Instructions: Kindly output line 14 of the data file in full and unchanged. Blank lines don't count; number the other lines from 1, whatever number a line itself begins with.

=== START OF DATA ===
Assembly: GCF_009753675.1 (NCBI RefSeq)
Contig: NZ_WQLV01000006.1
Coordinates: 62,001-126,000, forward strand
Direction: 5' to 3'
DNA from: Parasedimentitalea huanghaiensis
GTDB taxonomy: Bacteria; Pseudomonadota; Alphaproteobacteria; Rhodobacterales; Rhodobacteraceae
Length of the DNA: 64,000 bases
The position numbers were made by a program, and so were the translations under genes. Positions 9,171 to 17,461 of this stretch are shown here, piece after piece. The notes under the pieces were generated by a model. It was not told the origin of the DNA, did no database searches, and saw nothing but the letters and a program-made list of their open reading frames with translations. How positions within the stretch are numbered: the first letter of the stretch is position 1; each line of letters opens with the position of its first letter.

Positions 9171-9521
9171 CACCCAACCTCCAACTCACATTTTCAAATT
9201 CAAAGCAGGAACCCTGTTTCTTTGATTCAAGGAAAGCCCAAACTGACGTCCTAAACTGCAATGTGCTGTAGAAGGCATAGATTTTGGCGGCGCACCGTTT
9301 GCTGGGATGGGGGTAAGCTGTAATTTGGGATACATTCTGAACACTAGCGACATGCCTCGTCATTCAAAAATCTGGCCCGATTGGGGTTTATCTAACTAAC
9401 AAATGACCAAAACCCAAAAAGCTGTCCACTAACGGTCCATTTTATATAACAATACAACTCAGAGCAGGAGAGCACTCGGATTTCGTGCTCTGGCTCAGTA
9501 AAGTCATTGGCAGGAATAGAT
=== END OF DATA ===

9501 AAGTCATTGGCAGGAATAGAT